Steven Universe creator told ‘point blank’ by network that groundbreaking queer romance could have ended the show

Steven Universe pushed the boundaries of queer representation in cartoons

Steven Universe creator Rebecca Sugar has revealed that Cartoon Network bosses tried to meddle in the show’s famously-queer dynamic.

Queerness is at the absolute core of the acclaimed cartoon series, which has won fans young and old alike for its pitch-perfect depiction of love between non-binary crystal gems Ruby and Sapphire, who together fuse to form Garnet.

Steven Universe, which ran from 2013 to 2019, has set the standard for LGBT+ representation in kids’ entertainment, with many subsequent shows finding a newfound freedom to depict queer relationships and gender diversity on screen.

But in an interview with Paper Magazine, Sugar revealed that despite the fan love for the series, it was an uphill battle to get Cartoon Network onboard with the show’s vision.

She revealed: “By 2014 when we actually introduced Garnet’s components, the characters of Ruby and Sapphire, the studio started to understand what we were doing.

“They told us point-blank: ‘You can’t have these characters be in a romantic relationship,’ but at that point Garnet was so established that audiences could instantly understand what the relationship was, the song had already been written, the episode had already been boarded so we were already in full production.

“I’m really proud of the patience we had and the time that we took to fully explore these characters at a time when that was not necessarily possible.”

Steven Universe earned a strong fan following with its depiction of queerness

Steven Universe earned a strong fan following with its depiction of queerness

However, Sugar explained: “I was told that I couldn’t discuss it publicly. They basically brought me in and said: ‘We want to support that you’re doing this but you have to understand that internationally if you speak about this publicly, the show will be pulled from a lot of countries and that may mean the end of the show.’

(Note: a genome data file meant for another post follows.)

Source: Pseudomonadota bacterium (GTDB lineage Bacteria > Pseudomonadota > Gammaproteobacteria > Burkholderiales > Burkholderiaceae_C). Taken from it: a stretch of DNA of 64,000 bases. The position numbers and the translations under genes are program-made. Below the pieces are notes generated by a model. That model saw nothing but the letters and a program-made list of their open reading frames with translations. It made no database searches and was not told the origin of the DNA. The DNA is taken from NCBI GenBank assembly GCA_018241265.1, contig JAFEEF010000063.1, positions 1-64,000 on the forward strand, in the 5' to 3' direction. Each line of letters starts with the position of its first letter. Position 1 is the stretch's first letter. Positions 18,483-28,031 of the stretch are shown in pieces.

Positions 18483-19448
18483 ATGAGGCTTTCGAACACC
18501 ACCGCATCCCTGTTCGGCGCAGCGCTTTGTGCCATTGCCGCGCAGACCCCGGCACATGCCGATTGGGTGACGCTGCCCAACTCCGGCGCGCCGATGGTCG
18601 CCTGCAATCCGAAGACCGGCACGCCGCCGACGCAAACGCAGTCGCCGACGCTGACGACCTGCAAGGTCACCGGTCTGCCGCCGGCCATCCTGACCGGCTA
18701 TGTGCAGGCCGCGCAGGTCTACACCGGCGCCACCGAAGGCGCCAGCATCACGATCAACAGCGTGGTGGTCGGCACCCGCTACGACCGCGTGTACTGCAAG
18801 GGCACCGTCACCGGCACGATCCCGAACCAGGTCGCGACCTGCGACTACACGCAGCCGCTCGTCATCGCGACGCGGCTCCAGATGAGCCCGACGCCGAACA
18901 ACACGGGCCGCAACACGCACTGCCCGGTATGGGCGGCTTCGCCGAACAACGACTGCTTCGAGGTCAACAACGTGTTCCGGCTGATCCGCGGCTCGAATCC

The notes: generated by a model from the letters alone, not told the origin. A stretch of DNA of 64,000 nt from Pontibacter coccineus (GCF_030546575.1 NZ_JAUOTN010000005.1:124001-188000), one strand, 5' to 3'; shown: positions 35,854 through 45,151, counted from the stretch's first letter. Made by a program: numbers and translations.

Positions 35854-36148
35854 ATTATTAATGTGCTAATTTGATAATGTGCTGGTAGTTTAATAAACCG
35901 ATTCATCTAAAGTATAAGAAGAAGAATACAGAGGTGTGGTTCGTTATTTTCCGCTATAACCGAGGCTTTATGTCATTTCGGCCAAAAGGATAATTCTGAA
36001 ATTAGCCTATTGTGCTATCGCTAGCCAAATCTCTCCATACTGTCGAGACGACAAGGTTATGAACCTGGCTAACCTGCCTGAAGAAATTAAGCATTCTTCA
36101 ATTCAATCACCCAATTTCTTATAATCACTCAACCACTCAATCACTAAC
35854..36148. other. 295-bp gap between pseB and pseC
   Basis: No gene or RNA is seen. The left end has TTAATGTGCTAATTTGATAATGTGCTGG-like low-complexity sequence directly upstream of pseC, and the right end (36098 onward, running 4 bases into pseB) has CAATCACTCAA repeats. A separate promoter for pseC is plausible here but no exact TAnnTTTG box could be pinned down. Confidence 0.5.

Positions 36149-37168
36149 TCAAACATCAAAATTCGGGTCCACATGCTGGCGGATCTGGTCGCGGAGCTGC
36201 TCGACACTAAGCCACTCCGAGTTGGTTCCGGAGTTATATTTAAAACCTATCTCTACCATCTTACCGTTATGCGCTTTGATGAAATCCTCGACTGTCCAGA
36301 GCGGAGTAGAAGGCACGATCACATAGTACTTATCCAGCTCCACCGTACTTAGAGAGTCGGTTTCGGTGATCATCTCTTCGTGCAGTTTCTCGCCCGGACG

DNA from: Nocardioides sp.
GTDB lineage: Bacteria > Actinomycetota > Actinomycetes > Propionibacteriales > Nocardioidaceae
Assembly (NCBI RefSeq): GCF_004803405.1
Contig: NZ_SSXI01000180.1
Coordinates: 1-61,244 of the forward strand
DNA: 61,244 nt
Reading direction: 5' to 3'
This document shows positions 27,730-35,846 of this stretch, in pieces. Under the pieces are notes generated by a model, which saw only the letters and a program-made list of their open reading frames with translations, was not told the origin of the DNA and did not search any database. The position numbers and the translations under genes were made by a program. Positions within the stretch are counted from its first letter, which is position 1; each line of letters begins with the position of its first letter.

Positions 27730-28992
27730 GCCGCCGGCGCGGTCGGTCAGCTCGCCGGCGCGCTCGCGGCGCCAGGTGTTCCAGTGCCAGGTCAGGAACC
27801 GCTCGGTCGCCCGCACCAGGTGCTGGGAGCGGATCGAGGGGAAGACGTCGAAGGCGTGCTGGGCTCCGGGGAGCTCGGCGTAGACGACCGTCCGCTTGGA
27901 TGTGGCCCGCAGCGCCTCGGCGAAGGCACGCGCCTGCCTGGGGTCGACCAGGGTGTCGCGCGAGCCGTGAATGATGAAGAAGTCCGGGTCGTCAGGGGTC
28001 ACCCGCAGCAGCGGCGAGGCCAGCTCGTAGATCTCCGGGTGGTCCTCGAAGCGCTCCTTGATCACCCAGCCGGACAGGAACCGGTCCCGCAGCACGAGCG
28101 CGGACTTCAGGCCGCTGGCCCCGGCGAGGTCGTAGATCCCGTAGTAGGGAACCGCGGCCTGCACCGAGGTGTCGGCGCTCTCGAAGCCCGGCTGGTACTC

“They actually gave me the choice to speak about it or not, to tell the truth about it or not.”

Sugar continued: “I couldn’t reconcile how simple this felt to me and how impossible it was to do, so I talked about it. The show survived in a large part because of the support from fans. I’m really proud of the choice we made and what we were able to accomplish together.”

She added: “It seems absurd to think that only a few years ago and really now, that a person’s job, their ability to make cartoons, could hinge on their sexual orientation, it’s profoundly unfair and ridiculous but true. That really needs to shift and is still in the process of shifting.”

Steven Universe credited with changing attitudes towards LGBT+ content.

Noelle Stevenson, who created the LGBT-inclusive cartoon series She-Ra, noted how pivotal Steven Universe was in changing attitudes in animation,

In the interview alongside Sugar, she told Paper: “The conversations that we were having at the beginning of our plans for including queer characters and relationships was only possible because Steven Universe had done it first.”

Stevenson revealed that when she tried to introduce a same-sex relationship on her show, “it was immediately, like Rebecca said, the same kind of pushback where we were told point-blank we would not be able to do this”.

“Across the board, no romance. That was how broad it got! Let’s just be extra-safe, no romance whatsoever. ”

The TV creator confessed to “pulling some dirty tricks” to include an LGBT+ undercurrent in the series, adding: “We were banking on that reaction from fans to turn the tide in our favour and be able to make these things canonical.”